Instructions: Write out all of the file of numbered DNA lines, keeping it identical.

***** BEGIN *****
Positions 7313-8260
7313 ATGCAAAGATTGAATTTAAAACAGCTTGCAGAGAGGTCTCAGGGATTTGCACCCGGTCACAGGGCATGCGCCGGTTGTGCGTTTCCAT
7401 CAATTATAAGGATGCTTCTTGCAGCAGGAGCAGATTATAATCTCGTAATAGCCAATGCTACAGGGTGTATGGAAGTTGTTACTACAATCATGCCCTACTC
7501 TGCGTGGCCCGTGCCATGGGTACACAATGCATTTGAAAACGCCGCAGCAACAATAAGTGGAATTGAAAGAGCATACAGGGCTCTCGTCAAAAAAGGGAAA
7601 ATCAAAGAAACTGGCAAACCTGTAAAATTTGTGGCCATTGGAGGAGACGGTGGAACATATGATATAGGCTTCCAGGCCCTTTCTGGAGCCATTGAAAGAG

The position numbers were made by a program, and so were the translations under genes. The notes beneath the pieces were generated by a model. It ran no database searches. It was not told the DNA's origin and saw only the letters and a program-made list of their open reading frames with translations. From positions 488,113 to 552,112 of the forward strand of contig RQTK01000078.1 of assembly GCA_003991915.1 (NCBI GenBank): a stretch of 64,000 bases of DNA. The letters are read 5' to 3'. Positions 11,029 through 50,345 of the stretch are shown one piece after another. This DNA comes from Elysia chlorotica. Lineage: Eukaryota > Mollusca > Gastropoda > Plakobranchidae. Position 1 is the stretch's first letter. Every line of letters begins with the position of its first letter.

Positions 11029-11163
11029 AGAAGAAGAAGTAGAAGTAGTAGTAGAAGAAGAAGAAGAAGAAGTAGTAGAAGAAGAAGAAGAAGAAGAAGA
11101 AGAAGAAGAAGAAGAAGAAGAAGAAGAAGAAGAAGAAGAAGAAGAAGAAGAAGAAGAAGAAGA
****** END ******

Positions 7313-8260
7313 ATGCAAAGATTGAATTTAAAACAGCTTGCAGAGAGGTCTCAGGGATTTGCACCCGGTCACAGGGCATGCGCCGGTTGTGCGTTTCCAT
7401 CAATTATAAGGATGCTTCTTGCAGCAGGAGCAGATTATAATCTCGTAATAGCCAATGCTACAGGGTGTATGGAAGTTGTTACTACAATCATGCCCTACTC
7501 TGCGTGGCCCGTGCCATGGGTACACAATGCATTTGAAAACGCCGCAGCAACAATAAGTGGAATTGAAAGAGCATACAGGGCTCTCGTCAAAAAAGGGAAA
7601 ATCAAAGAAACTGGCAAACCTGTAAAATTTGTGGCCATTGGAGGAGACGGTGGAACATATGATATAGGCTTCCAGGCCCTTTCTGGAGCCATTGAAAGAG

The position numbers were made by a program, and so were the translations under genes. The notes beneath the pieces were generated by a model. It ran no database searches. It was not told the DNA's origin and saw only the letters and a program-made list of their open reading frames with translations. From positions 488,113 to 552,112 of the forward strand of contig RQTK01000078.1 of assembly GCA_003991915.1 (NCBI GenBank): a stretch of 64,000 bases of DNA. The letters are read 5' to 3'. Positions 11,029 through 50,345 of the stretch are shown one piece after another. This DNA comes from Elysia chlorotica. Lineage: Eukaryota > Mollusca > Gastropoda > Plakobranchidae. Position 1 is the stretch's first letter. Every line of letters begins with the position of its first letter.

Positions 11029-11163
11029 AGAAGAAGAAGTAGAAGTAGTAGTAGAAGAAGAAGAAGAAGAAGTAGTAGAAGAAGAAGAAGAAGAAGAAGA
11101 AGAAGAAGAAGAAGAAGAAGAAGAAGAAGAAGAAGAAGAAGAAGAAGAAGAAGAAGAAGAAGA